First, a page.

Patient characteristics were well balanced between RP2D cohort and the all-dose-level cohort. The median age was 57 years (range, 36-81) and 58 years (range, 33-81), respectively. Individuals had either an ECOG performance status of 0 (53% vs 50%) or 1 (47% vs 50%). In the RP2D cohort, 41%, 47%, and 12% of patients received 1, 2, or 3 or more prior lines of therapy, respectively; these rates were 47%, 32%, and 21%, respectively, in the all-dose-level cohort. The median baseline sum of target lesions using RECIST 1.1 criteria was 57 mm (range, 10-157) and 63 mm (range, 10-216), in the RP2D and all-dose-level cohorts, respectively.

Using RECIST 1.1 criteria, investigators also reported the confirmed response data for the 2 cohorts. The confirmed ORR in the RP2D cohort was 82.4% (95% CI, 56.6%-92.6%) and was 57.9% (95% CI, 40.8%-73.7%) in the all-dose cohort.

The overall safety population included all patients who received at least 1 dose of RLY-4008; this included 195 patients at any dose level and 89 patients who received the RP2D.

“Adverse effects [AEs] are low-grade, manageable, and largely reversible,” Hollebecque said. He added that this is indicative of selective FGFR2 inhibition and the sparing of FGFR1 and FGFR4 inhibition, which are associated with toxicities such as hyperphosphatemia and diarrhea, respectively.

The most common all-grade AEs in the RP2D and all-dose cohorts were stomatitis (42% vs 48%), nail toxicities (43% vs 46%), palmar planter erythrodysesthesia syndrome (35% vs 46%), dry mouth (25% vs 31%), alopecia (26% vs 27%), dry eye (12% vs 15%), and dysgeusia (16% vs 15%). Grade 3 AEs included stomatitis (8% vs 8%), nail toxicities (2% vs 2%), and palmar planter erythrodysesthesia syndrome (8% vs 15%).

Treatment-emergent AEs leading to dose interruption or reduction were reported for 42% and 27% of patients, respectively, in the RP2D cohort and among 47% and 33%, respectively, in the all-dose cohort. One patient discontinued treatment at the RP2D and 2 patients discontinued treatment in the all-dose cohort due to hypersensitivity and retinal pigment detachment, both of which were resolved.

In terms of pharmacokinetics, the maximum concentration was observed after 4 hours and the effective half-life of RLY-4008 was 23 hours. Hollebecque noted that the RP2D dose provided continuous coverage of the FGFR2 target.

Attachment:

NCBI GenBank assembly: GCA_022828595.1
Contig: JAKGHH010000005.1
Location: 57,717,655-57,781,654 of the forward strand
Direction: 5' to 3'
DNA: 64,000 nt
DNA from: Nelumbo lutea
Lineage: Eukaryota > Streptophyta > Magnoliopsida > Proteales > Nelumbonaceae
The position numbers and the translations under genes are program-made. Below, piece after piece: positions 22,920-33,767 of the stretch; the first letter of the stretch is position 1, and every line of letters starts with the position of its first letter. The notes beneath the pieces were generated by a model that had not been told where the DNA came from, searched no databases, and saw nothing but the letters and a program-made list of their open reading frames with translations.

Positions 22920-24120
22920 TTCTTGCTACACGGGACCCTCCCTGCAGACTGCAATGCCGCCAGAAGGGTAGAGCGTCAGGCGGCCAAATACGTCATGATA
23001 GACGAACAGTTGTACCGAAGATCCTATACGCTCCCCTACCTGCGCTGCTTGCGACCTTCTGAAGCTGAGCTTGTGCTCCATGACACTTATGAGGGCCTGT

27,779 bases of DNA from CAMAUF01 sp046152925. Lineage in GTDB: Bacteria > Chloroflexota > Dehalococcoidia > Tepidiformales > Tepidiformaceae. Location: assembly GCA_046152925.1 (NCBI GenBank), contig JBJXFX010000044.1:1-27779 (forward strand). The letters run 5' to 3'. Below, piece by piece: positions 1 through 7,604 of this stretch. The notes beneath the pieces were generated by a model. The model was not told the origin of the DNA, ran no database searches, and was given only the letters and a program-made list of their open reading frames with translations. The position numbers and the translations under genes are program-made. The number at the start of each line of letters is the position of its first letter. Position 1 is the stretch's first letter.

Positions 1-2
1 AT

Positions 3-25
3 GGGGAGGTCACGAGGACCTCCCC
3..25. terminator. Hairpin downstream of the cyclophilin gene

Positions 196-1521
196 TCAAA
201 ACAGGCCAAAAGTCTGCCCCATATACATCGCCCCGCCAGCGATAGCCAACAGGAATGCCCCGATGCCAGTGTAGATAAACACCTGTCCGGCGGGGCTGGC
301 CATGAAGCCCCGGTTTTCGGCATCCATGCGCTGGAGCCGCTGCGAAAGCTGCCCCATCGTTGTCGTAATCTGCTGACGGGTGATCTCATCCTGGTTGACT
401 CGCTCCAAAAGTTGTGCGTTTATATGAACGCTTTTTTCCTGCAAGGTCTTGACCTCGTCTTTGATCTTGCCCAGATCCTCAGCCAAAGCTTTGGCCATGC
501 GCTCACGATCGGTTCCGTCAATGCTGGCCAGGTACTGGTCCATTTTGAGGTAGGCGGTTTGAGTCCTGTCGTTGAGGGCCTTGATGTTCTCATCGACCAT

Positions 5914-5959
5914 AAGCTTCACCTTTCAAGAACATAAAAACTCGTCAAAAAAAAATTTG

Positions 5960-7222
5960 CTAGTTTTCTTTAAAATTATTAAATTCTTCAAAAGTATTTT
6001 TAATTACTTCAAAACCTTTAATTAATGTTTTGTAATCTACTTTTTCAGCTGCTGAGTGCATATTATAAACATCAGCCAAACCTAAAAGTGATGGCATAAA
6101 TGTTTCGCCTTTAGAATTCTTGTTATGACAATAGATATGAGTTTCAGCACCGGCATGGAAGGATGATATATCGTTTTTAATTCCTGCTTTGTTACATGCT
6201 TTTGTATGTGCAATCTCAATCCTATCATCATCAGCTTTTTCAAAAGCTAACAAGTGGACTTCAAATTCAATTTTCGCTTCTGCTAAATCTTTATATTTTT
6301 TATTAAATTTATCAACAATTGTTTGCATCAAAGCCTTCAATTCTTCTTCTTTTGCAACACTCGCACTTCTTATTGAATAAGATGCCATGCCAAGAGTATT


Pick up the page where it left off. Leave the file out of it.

Pharmacodynamics data showed that serum phosphate remained normal over at time at the RP2D dose and across all dose levels. “Together these data indicate that RLY-4008 targets FGFR2 without inducing FGFR1-ralted hyperphosphatemia,” Hollebecque said.

“ReFocus validates this novel mechanism of action and supports expedited development [of the agent],” Hollebecque concluded.


Hollebecque A, Borad, Goyal L, et al. Efficacy of RLY-4008, a highly selective FGFR2 inhibitor in patients (pts) with an FGFR2-fusion or rearrangement (f/r), FGFR inhibitor (FGFRi)-naïve cholangiocarcinoma (CCA): ReFocus trial. Ann Oncol. 2022;33(suppl 7):S808-S869. doi:10.1016/annonc/annonc1089

Related Videos
Common adverse effects following treatment with lenvatinib plus pembrolizumab in the phase 3 CLEAR study include diarrhea, hypertension, and fatigue, according to Thomas E. Hutson, DO, PharmD, FACP.
Lenvatinib in combination with pembrolizumab appears to raise no new safety signals in patients with advanced clear cell renal cell carcinoma after 4 years of follow-up in the phase 3 CLEAR study.
According to Thomas E. Hutson, DO, PharmD, FACP, 4-year follow-up data from the phase 3 CLEAR study confirm the maintained benefits of lenvatinib plus pembrolizumab in patients with advanced renal cell carcinoma.
Findings from the phase 3 MIRASOL trial support mirvetuximab soravtansine as a standard treatment option for platinum-resistant ovarian cancer, according to Ritu Salani, MD.
Rana R. McKay, MD discusses presentations of interest that were presented at the 2023 Kidney Cancer Research Summit, including a discussion on how PET imaging may identify which patients with renal cell carcinoma may respond to immunotherapy.
A better understanding of tumor biology may be necessary for identifying novel non-immunotherapy–based therapeutic strategies for patients with renal cell carcinoma, according to Rana R. McKay, MD.
Probiotics and other agents targeting fatty acid oxidation are also under evaluation as treatment options for patients with renal cell carcinoma, according to Rana R. McKay, MD.
Other angiogenic agents are also under investigation in renal cell carcinoma, according to Rana McKay, MD, who indicates it will be interesting to see how they compare with belzutifan.
Trastuzumab deruxtecan appears to elicit ‘impressive’ responses among patients with HER2-positive gynecologic cancers regardless of immunohistochemistry in the phase 2 DESTINY-PanTumor02 trial.
Ritu Salani, MD, highlights the possible benefit of a novel targeted therapy and autologous tumor vaccine in patients with platinum-resistant ovarian cancer, and in the maintenance setting after treatment for platinum-sensitive disease.